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Diabetes and Addiction

Addiction is a complex brain disorder that remains with you even when you stop using. And while addiction can be physical, psychological or both — when you have type 1 diabetes (T1D), you are treading in dangerous waters.

Diabetes and Addiction

Editor’s Note: If you or someone you love is battling addiction, finding help can be an intimidating and difficult process. Support is here for you. Contact the Substance Abuse and Mental Health Services Administration (SAMHSA) or the American Diabetes Association’s Mental Health Provider Directory.

Actor and writer Matthew Perry describes his alcohol and pill addiction as a progressive problem, a rollercoaster ride he didn’t understand. He wrote his memoir, Friends, Lovers, and the Big Terrible Thing, to help others — stating that if he could help just one person turn the light on to this powerfully dark problem, he would have made a difference in the world. His life recently ended tragically, spurring the need to raise awareness for substance abuse.

Alcohol and drug use have a measurable effect on diabetes incidence and the development of acute and chronic diabetes-related complications, reports Lancet Diabetes and Endocrinology. Though extremely harmful if left untreated, recovery is possible.  

The added dangers of a dual diagnosis of diabetes and addiction increase mental impairment when making decisions regarding insulin therapy and management. When you’re under the influence, chances are you’re not eating or administering insulin properly, which can lead to critical high and low blood sugar levels.

Matthew Perry admitted to taking up to 50 Vicodin a day and said that it was the secrets surrounding addiction that kill us. In one of his heartbreaking last interviews, Perry urged people to get the help they need because the disease will never go away. He once had someone in a treatment facility tell him an eye-opening fact — that his addiction wasn’t his fault.

Addiction is an obsessive-compulsive brain disorder.

Addiction comes in many forms, and most people have someone in their lives who struggles with the disease. It wasn’t until 1956 the American Medical Association (AMA) named alcoholism a disease, and then later classified addiction as a disease in 1987.

Further studies concluded by the American Society of Addiction Medicine (ASAM) define addiction as a chronic brain disorder. Even strong, resilient people can be affected by addiction; it’s not simply the result of making bad choices, as some like to think. And as dangerous as addiction can be, combined with a chronic illness like type 1 diabetes (T1D), the combination can be lethal.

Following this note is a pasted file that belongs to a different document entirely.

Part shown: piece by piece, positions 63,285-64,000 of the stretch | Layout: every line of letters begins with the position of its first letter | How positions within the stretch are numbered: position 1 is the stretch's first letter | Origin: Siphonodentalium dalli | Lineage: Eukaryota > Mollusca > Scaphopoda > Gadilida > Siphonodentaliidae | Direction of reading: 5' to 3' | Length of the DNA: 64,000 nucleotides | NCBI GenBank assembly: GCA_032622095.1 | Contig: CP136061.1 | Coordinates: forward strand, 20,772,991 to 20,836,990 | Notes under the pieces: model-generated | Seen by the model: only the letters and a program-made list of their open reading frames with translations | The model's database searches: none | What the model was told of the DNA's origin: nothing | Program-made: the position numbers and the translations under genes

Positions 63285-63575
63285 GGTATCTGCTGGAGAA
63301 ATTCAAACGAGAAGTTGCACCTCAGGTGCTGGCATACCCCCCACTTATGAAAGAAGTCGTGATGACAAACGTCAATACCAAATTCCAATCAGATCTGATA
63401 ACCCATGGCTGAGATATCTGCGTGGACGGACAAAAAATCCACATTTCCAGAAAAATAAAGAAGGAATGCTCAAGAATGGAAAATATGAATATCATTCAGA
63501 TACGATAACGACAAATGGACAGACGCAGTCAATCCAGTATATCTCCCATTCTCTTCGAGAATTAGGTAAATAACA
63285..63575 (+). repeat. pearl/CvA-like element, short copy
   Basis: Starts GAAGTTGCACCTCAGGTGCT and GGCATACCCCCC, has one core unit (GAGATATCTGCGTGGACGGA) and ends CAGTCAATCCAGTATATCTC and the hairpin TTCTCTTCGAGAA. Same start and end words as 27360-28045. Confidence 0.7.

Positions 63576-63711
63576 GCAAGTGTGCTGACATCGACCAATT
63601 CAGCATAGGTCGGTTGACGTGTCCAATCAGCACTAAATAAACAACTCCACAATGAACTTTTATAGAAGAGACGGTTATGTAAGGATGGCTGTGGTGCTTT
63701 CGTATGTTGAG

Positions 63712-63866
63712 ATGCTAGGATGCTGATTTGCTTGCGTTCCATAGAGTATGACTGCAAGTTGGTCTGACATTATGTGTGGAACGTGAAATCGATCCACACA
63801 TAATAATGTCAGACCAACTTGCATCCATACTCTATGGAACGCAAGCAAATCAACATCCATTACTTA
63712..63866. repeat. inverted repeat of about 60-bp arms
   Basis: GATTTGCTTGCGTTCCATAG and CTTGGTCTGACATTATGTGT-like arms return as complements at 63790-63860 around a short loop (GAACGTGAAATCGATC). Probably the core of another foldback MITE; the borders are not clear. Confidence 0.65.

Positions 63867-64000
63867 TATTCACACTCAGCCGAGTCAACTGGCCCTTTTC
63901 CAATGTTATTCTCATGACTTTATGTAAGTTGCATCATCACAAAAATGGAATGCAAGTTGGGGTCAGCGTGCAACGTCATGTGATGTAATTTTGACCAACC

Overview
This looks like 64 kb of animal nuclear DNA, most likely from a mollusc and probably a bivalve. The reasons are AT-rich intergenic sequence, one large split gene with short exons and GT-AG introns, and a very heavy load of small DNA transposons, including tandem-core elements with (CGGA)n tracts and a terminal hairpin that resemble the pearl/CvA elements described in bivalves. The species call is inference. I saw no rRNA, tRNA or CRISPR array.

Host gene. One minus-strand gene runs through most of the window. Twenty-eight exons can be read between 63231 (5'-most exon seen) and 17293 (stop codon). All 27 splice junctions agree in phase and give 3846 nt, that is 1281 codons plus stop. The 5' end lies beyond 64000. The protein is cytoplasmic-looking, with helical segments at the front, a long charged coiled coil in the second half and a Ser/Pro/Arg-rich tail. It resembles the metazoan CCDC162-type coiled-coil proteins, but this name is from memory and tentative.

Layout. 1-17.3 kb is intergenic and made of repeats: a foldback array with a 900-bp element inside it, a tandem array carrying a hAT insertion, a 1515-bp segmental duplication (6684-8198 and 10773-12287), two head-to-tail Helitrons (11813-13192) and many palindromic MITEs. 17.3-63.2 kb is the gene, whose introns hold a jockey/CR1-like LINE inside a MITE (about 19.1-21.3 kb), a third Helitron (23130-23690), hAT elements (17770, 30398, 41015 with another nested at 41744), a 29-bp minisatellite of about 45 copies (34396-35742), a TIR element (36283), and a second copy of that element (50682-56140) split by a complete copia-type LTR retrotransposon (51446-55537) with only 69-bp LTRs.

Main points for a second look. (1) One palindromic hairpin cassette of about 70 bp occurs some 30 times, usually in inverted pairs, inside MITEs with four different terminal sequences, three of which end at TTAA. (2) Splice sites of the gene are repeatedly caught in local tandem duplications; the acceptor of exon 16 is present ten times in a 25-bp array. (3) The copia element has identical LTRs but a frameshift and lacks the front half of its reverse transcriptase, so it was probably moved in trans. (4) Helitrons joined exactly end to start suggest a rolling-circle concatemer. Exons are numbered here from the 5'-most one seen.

Recovery is Possible

Treatment options for type 1 diabetes and addiction

The stress of living with a chronic illness like type 1 diabetes never lets up. T1Ds make hundreds of decisions a day, and diabetes burnout is real. Depression and anxiety often accompany the demanding management routine. However, self-medicating is not the answer.

Treatment plans and trained professionals are available if you know where to look.

Type 1 Strong had the opportunity to discuss the admission process and therapeutic techniques with an addiction rehabilitation center located in the Rocky Mountains of Orem, Utah. The recovery retreat, Cirque Lodge, offers cognitive and experiential therapies and is considered by most in the field one of the premier drug and alcohol rehab facilities in the country.

Cirque Lodge’s admissions director, Courtney Carroll, MA, said, “Most of our clients have a co-occurring struggle either mentally or physically, which is exacerbated by addiction. The risk is even higher for someone with diabetes using drugs and alcohol, as it could be life-threatening.”

When a Loved One Struggles with Addiction

It’s easy to say you should encourage loved ones to seek help when they have addictive behaviors. And sometimes, interventions are necessary to motivate someone to receive treatment for their problem. As difficult as it may be to push someone, it may be even more challenging to face it alone.

Carroll said, “People are more aware of the dangers of substance abuse and more willing to do what it takes to get a loved one help. I have worked in admissions for over 20 years and have seen a shift in families. I would say it is a 50/50 split between patients admitted willingly vs. their family’s urging.”

An Ongoing Epidemic

The availability of opioids today is a deadly health crisis in the U.S. Carroll, who also worked for several years as the director of admissions for the Betty Ford Center in Rancho Mirage, CA, confirmed. “Unfortunately, there is still an ongoing overdose epidemic, and death tolls continue to rise.”

Substance use disorder has increased since the beginning of the COVID-19 pandemic, and the numbers keep going up. According to the National Institutes of Health, “there has been a 23% increase in alcohol abuse and a 16% increase in drug abuse.”

“We definitely saw an increase in admissions after the COVID epidemic, which continues,” Carroll said. “Confinement made it very difficult for people struggling with addiction. Even those working in a recovery program had trouble accessing meetings; luckily, there were online groups, but relapses still happened. Many people said their drinking and drug use became more severe due to the increased stress, lack of access to support, and lack of outside obligations.”

Will my Insurance Cover Treatment?

If you’re unsure whether your insurance plan covers treatment and therapeutic services, you might be surprised that most health plans cover treatment. However, there are varying degrees and levels of care.

Carroll said the best way to find out your coverage is to call the member service number on the back of your insurance card. “The insurance company will provide you with a list of facilities that are in-network providers. While on the phone, you can also find out if there are out-of-network benefits as well, which will provide you with more options. Treatment facilities can also run your insurance benefits to find out if there is coverage. One thing I always explain is that coverage is based on medical necessity, so there is no guarantee that insurance will cover the length of the residential treatment care program. For instance, our program is a minimum of 30 days, and we usually see insurance authorizing between 7 to 21 days.  It is important for families to understand what their responsibility would be if insurance were to deny continued stay while their loved one was in treatment. It is better for a family to be financially prepared ahead of time. This way, their loved one can focus on treatment, not insurance or money.”